Recent posts I've read have made me question whether this is the best use of my time and my reader's time. I've started to wonder whether I've been producing something of value for myself and my readers. I wonder if maybe I'm just going through the motions. Like trying to look productive, even though I'm not. If that's the case, then I'm just wasting everyone's time, mine included.

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I encourage you to be conscious of the fact that the electronic/digital world is not really a natural world. It might be becoming our new norm, especially in the current pandemic. But we should always make a point to step away from these unnatural options.

Instead, take a hike, view the night sky, listen to live music, breathe the fresh air.

This was a good read. And to his point, I never even thought about that. How much time do we spend at night browsing or living on the internet? I'm guilty of this too, what with the multiple blogs and websites that I try to keep up with at night. The time we spend at nights living on the internet, means time spent not living in the natural world. Something to think about that.

Link: Is the Electrical/Digital World Really Natural?


This post is Day 45 of my #100DaysToOffload challenge. Visit https://100daystooffload.com to get more info, or to get involved.

Tags: #Bookmarks #Reflection #DigitalMinimalism #100DaysToOffload #DanErickson

For questions, comments and concerns, you can leave me a comment below. For more ways to contact me, check out this page.

I found that I could not discuss my thoughts on this show without referencing specific events in the show. So, to try and make this as spoiler free as possible, I hid the major spoilers behind links. You will have to click the links to view the spoilers if you so choose.


Like I said in a previous journal entry, Messiah is a very intriguing show. It really made me question the world we are living in today. For instance, the Messiah's request to... click here for spoiler, was thought provoking. Can you imagine what the world will be like if that happened? I for one cannot. And I cannot even say if that will bring about more good, or more bad. I don't think anyone can, unless they can see into the future. But it is a very interesting scenario to think about.

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Some striking words from a homily months ago:

You are poor before the sight of God. All you have to offer is yourself. – Deacon Pete

No matter how wealthy I am, or how big my house is, or how expensive my car is, or how fancy my clothes are — when death comes knocking, I am poor before the sight of God. All I have to offer at that point, is myself.

A good reminder to not get caught up in the consumerism lifestyle prevalent in the world today.


This post is Day 8 of my #100DaysToOffload challenge. Visit https://100daystooffload.com to get more info, or to get involved.

Tags: #Spirituality #Reflection #100DaysToOffload

For questions, comments and concerns, you can leave me a comment below. For more ways to contact me, check out this page.

The most beautiful thing about a blog is that most of us don’t write blogs to become famous or make money. We write blogs simply because we are enthusiasts and nerds and hobbyists, and our little home in this vague corner of the internet is where we go to be, in a sense, fully ourselves, a safe place where we can go full nerd with a community of fellow nerds in tow.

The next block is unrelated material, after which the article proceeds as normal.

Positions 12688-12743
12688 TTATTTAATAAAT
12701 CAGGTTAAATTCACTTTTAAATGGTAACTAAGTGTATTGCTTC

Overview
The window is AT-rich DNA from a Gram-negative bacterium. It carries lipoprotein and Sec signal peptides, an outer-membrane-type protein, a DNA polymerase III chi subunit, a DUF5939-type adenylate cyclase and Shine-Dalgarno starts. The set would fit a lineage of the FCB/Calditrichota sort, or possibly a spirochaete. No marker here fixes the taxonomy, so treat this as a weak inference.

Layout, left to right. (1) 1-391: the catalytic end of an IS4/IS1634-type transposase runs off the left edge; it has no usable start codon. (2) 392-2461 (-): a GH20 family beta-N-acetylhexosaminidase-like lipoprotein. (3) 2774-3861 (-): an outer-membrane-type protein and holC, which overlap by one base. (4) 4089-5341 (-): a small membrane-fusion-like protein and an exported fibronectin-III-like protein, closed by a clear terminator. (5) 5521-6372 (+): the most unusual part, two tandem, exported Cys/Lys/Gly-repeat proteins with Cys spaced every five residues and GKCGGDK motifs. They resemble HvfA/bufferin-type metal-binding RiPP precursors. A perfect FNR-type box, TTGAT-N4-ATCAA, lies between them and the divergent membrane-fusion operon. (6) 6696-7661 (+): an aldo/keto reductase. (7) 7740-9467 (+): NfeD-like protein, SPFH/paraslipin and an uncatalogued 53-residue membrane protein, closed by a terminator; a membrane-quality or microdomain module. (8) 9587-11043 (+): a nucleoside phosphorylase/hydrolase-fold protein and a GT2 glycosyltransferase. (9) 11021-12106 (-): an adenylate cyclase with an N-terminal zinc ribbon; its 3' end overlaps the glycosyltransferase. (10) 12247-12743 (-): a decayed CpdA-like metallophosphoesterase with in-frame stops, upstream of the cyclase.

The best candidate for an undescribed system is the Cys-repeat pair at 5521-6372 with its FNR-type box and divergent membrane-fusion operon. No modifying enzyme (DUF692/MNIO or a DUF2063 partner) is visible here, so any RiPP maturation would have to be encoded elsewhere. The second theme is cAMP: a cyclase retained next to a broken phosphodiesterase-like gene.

I wholeheartedly agree!

People living halfway across the world from us, in Belgium and Iceland and the very far ends of Vladivostock, were making things they wanted to make just for the heck of it — websites and blogs were born out of hobbies, not ambitions. We were all amateurs making crude, ugly but heartfelt internet objects out of our laughable HTML skills. It was FUN because we were all amateurs together and there were no rules and no expectations and, of course, very little aesthetic sense. It was a pretty level playing ground.

Interesting enough, I feel that I am at this stage with this online journal. Except I'm not living in the past, but in the present.

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In an old music log entry, I shared a song, “Let It Burn” by the rock band Red. In the entry I said that the song kept playing at the back of my head, while my hometown, the city I was born in, was under siege years ago. I was basically asking, “Where is God and why wasn't He doing anything?” But I was wrong about Him not doing anything. He was there in the soldiers and police officers fighting to take the city back. He was there in the first responders trying to treat the wounded. He was there in the volunteers who were trying to provide food and shelter to those who have been displaced by the armed conflict. He was there, I just didn't know where to look.

Fast forward to April 2020 and a similar question can be asked amidst the Covid-19 pandemic. “Where is God in all of this?” He is there, in the healthcare workers who are at the front lines of this pandemic, battling an invisible enemy. He is there in the first responders, who despite the threat of getting infected with the virus, still show up to work every day to keep everyone else safe. He is there in the volunteers who are also risking their health to provide food to the unemployed and the hungry. He is there, and this time around I know where to look.

Tags: #Reflection #Spirituality

For questions, comments and concerns, you can leave me a comment below. For more ways to contact me, check out this page.